Ecohome's Kenogami House wins Home of the Year Award

The Kenogami House holds the highest LEED score achieved in Canada (106), a Net Zero Heat rating of 15 kWh and a Home of the Year Award from Green Builder© Media for Best Resilient Design.

Along with its unprecedented achievements, the Kenogami House continues to act as a laboratory for resilient, cold climate building practices. Through software energy modeling it was determined that the Kenogami House would likely require 14.6 kWh of heat per square metre per year, but its actual performance seems to be even better.

What we have learned this first winter is that 4 hours of heat captured from the sun can provide approximately two days of comfort. Regardless of outdoor Celsius temperatures in the minus twenties and no supplementary heat, with a day of full sun the Kenogami House has achieved interior temperatures as high as 26.9 °C (80.5 ºF), a temperature where many people will have already turned on their air conditioners.

During average winter conditions of temperature and cloud coverage for the Saguenay region of Quebec, the Kenogami House had its heating system turned off for a 10 day stretch in February, yet maintained indoor temperatures in the mid 20s (°C) and dropped only to 20.4 °C after consecutive overcast days.

To balance temperatures through the home, unheated water is pumped through the concrete slab floor to help transfer the warmth of the sun from the southern exposure to the north end of the house, also making sure rooms exposed to the sun do not overheat.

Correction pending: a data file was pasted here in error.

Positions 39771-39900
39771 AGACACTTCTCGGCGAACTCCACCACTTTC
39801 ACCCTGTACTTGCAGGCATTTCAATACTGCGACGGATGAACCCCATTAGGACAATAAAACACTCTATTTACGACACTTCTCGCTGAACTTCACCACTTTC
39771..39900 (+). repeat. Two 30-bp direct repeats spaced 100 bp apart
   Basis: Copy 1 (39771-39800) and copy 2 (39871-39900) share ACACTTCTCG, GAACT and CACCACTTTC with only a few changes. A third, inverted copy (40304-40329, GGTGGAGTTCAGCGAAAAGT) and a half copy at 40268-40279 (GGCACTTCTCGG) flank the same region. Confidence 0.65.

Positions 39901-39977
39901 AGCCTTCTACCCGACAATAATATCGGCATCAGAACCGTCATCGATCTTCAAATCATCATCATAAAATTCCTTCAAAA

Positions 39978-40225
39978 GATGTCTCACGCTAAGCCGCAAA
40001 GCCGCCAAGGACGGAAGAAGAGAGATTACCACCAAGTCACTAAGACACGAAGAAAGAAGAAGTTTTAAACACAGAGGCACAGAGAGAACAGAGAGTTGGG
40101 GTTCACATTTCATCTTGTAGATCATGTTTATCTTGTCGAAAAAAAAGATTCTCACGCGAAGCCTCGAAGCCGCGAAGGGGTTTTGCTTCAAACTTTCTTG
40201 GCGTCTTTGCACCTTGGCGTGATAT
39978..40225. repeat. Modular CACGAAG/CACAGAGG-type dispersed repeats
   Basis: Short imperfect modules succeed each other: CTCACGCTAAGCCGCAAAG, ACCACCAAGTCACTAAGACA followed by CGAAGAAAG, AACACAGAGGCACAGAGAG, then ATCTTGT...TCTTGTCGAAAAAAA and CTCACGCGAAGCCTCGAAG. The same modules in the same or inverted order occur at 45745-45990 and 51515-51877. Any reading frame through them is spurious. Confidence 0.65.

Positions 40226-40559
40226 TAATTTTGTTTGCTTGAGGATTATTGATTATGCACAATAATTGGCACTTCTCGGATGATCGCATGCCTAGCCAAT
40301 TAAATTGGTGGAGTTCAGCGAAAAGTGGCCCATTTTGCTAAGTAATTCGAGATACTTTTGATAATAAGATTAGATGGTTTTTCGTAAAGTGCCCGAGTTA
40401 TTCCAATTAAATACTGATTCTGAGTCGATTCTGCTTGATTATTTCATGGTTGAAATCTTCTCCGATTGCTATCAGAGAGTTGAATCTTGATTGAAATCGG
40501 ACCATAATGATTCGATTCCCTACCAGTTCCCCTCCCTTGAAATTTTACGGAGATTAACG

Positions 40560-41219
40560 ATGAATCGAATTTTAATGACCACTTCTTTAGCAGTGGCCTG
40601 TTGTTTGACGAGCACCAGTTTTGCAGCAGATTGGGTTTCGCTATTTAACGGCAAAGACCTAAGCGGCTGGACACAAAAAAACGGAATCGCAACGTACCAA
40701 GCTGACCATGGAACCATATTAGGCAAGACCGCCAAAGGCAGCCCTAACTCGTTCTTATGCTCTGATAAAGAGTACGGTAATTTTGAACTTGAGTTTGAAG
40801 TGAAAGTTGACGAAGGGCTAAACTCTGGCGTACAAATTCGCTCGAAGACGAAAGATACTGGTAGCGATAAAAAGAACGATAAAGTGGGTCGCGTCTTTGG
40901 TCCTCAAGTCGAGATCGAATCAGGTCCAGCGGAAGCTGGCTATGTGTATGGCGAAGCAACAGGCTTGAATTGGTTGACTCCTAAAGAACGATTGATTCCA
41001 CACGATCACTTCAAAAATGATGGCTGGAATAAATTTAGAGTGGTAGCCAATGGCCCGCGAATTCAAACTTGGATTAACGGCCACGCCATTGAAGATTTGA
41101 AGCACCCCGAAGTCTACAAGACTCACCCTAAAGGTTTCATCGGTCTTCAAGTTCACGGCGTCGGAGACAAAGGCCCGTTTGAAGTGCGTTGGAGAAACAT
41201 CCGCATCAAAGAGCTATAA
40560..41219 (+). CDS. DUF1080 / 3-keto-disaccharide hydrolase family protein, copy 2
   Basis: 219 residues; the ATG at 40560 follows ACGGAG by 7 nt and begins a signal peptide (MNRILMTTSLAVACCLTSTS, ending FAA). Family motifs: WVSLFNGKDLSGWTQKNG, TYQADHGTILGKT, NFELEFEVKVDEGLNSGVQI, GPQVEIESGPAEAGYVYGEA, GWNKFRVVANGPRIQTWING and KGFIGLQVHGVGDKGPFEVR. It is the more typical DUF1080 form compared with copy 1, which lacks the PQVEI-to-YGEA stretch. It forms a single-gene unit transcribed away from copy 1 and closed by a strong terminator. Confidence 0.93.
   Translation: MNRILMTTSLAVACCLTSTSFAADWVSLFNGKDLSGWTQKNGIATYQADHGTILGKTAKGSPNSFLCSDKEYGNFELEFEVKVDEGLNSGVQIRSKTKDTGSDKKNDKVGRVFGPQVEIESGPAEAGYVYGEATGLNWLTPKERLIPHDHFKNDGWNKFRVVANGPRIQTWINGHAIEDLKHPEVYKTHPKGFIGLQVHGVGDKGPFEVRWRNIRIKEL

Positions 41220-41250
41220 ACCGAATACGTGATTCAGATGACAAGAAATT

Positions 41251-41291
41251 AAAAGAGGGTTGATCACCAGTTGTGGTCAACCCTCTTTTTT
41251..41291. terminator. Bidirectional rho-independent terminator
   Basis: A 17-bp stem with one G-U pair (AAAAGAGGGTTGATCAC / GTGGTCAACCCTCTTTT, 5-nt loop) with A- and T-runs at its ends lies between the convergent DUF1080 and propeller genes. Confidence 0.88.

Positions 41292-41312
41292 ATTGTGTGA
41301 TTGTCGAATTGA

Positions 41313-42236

The following table charts the temperatures over the course of a 4 day period with variable temperatures and sun exposure.

 

Date Time Ext. Temp °C Int. Temp °C Slab °C
 Feb 17 (full sun) 8:00 AM -20.9 22.2 19.5
  12:00 PM -16.9 26.1 19.5
  5:00 PM -14.7 26.9 19.5
 Feb 18 (mix of sun &cloud) 7:00 AM -24 22.6 20
  10:00 AM -14.1 24.3 19.5
  6:00 PM -5.7 24.3 20
Feb 19 (80% overcast) 6:30 AM -3.1 20.8 19
  1:00 PM -0.5 22.8 18.5
  6:30 PM -1.2 22.5 18.5
Feb 20 6:00 AM -12.3 20.4 18.5

 

While the Net Zero Heat program designs from the benchmark of complete passive solar heating, this is not a rigid target. Depending on climate and other considerations (such as with the Kenogami House), achieving zero heat demand is not always the best use of resources.

Regardless of your building envelope, in terms of resiliency we would always recommend an additional heat source to ensure comfort in even prolonged overcast conditions. 

However, at levels of thermal performance like that of the Kenogami House, a centrally located single heater of approximately 2100 w (similar to a powerful hairdryer) would likely be more than sufficient during the most extreme cold, and for the most part not be used at all.

The building envelope:

  • 91% of glazing is south facing
     

  • Triple paned argon filled fiberglass framed windows > R4.5
  • Ceiling: 3" Polyisocyanurate and 36" of cellulose > R151
  • Wall insulation: 14" of EPS foam and 7.5" of mineral wool > R 80
  • Slab on grade insulation: EPS foam and polyurethane > R60
  • 0,57 ACH @ 50 Pa ( Air Changes per Hour at 50 Pascals of pressure)

Energy systems: